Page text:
I have no proof that 75% of the productivity resides in 25% of the applications, but it holds true in Economics and Business, so I'm willing to accept the assumption until further evidence proves otherwise. "Cloud Computing" is really nothing more than server-based computing architecture on an international scale. IF(?) the architecture remains stable, then there should be some terrific advantages to computing in the cloud with dumber desktop systems. One of the main advantages could be that bugs and exploits are fixed and installed almost immediately, without legions of techs crawling under millions of desks and temporarily occupying millions of other peoples' chairs trying to get the system upgraded so business can resume.

Comment: Too complex? (Score 3, Interesting) 614

by meburke (#43661737) Attached to: Ask Slashdot: Why Won't Companies Upgrade Old Software?

First, there is the incremental cost of the software AND upgrading hardware to be compatible.

Then there is the cost of being down; idled employees, non-income-producing tech work, training, and administration costs.

Then there is the cost of not being able toservice your customers; missed orders, bad feelings, image problems, botched sales, etc.

Then there is the inconvenience and complexity associated with the upheaval and new ways of doing things. The potential interactions accellerate according to I= E(E-1)/2, so, 3 elements have 3 potential transactional interactions, 5 elements have 10, 10 have 45 and so on. Mistakes and annoyances are inevitable.

The complexity makes the process a lot more than trivial. Just in the last three months, I've seen three large companies (200+ employees) almost come to a standstill over upgrade problems.

Comment: legalize drugs... (Score 1) 694

...or decriminalize them, giving amnesty to all whose only offense was using, having, selling drugs.This should have the added effect of reducing the crime rates, and greatly reduce the costs of law enforcement wasted on the failed "War on Drugs".

Lower the age of emancipation to 13. We already prosecute 13-year-olds as adults for heinous crimes, but we don't give them the opportunity to acquire other adult skills such as working for themselves and maintaining a credit rating. If we insist on keeping publicly funded education, then we can have "recovery" educational opportunities for those emancipated people who fail on their first tries. (And, we would have more workers to pay for the social programs foisted on us by the socialists in the past.) There is no justice in imprisoning children in daytime prisons, or discriminating on the basis of age.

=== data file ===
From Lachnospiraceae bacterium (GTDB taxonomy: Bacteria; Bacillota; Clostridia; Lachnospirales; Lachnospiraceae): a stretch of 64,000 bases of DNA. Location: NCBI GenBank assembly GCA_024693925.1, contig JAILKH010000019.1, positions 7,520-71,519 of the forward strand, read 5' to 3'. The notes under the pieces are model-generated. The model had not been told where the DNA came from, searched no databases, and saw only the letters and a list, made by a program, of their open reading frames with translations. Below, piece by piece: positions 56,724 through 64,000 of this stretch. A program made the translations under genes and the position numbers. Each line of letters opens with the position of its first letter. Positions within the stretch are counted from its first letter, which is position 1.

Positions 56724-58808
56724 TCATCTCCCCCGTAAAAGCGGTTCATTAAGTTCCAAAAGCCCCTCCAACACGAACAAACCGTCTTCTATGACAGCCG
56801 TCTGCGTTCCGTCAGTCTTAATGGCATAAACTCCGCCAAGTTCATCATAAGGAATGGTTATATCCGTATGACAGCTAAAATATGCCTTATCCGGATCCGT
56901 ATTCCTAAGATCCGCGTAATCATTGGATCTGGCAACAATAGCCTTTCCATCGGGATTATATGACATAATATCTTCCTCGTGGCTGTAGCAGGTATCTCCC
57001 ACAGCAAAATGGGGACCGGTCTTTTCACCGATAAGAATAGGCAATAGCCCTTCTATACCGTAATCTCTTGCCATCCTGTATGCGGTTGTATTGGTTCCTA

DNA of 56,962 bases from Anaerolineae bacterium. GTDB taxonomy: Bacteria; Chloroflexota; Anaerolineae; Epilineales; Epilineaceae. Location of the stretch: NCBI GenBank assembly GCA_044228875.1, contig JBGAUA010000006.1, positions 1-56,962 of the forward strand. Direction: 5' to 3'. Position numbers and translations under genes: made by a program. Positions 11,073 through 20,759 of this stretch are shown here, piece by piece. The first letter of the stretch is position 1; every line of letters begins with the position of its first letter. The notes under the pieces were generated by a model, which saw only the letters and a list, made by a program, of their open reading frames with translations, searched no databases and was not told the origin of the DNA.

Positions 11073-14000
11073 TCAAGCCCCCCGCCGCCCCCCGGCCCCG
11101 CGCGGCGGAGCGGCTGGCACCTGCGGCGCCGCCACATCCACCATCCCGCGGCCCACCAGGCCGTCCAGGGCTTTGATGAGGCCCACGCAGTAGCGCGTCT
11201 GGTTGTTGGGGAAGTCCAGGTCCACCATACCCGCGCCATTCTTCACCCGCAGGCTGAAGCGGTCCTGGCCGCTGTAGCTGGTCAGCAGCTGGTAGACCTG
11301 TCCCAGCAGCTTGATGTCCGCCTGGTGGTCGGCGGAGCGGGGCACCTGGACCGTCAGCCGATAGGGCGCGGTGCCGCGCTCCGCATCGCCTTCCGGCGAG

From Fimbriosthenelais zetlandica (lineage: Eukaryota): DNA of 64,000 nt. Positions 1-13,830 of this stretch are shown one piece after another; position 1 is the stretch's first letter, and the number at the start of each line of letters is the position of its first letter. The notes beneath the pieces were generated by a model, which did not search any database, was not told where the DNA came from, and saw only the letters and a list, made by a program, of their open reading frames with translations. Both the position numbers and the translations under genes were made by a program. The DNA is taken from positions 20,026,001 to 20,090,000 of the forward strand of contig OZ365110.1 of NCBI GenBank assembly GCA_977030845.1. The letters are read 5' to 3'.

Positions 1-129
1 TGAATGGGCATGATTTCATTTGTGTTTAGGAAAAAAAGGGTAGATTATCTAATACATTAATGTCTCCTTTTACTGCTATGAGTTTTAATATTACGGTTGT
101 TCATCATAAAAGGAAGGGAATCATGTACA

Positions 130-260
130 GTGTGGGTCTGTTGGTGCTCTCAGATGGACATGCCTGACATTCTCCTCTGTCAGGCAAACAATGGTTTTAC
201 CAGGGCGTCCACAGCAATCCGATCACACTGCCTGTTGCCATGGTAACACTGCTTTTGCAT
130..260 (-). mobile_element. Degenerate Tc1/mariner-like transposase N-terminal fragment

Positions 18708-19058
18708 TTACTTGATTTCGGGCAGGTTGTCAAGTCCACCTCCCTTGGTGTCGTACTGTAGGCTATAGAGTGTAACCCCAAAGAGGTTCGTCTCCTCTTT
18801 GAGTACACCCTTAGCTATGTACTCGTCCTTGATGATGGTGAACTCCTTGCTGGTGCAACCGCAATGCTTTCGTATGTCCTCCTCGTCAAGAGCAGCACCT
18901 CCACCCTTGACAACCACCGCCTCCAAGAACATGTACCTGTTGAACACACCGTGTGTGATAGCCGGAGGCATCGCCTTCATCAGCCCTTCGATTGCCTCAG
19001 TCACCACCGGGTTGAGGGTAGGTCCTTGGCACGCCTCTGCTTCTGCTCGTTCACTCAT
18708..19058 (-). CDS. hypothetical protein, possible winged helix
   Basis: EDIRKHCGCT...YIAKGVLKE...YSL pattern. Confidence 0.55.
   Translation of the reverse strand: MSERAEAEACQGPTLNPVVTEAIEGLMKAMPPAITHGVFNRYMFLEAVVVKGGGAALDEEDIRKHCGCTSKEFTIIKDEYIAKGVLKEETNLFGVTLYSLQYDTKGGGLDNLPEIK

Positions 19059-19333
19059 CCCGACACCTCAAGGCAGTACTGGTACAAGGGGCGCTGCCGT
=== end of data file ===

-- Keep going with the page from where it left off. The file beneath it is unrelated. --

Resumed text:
Revoke all federal programs having to do with welfare, education, public health. These should be considered un-Constitutional anyway. Face it, the public education system is a massive failure and the parents aren't even allowed to sue the school districts for fraud.

Abolish all laws penalizing adults for consentual acts, such as gambling and sex.

Repeal the 16th Amendment to the Constitution.Taxes are theft. You cannot steal from another person to give the proceeds to someone less fortunate, nor can you authorize someone else to commit the theft in your stead. Yet that is exactly what income taxes do.

Limit Federal spending to only those projects directly necessary to ensure National Defense, or the fair administration of Justice under the Constitution. Limit Federal spending to 10% of GDP except in case of war.

Abolish the Federal Reserve System, Central Banking, and legal tender laws. Create ONLY 100% asset-based currency or monetary instruments.

Outlaw US interference in the internal affairs of other countries, except where there is a clear threat to our national security. Respect the sovereign rights of all other countries. Create only alliances and treaties that all parties are capable of adhering to.

Re-affirm the Constituion as the highest authority for US law, and reject any entaglements that diminish our sovereignty. Interpret the Constitution strictly as it was written.

Streamline the immigration process. Don't elevate any immigrant to citizen status unless they know the Declaration of Independence and the Constitution. Welcome guest workers up to the limit that they can fill necessary jobs.

  Aren't you glad you asked?(I have more ideas if you want to ask again.)

"Love is an ideal thing, marriage a real thing; a confusion of the real with the ideal never goes unpunished." -- Goethe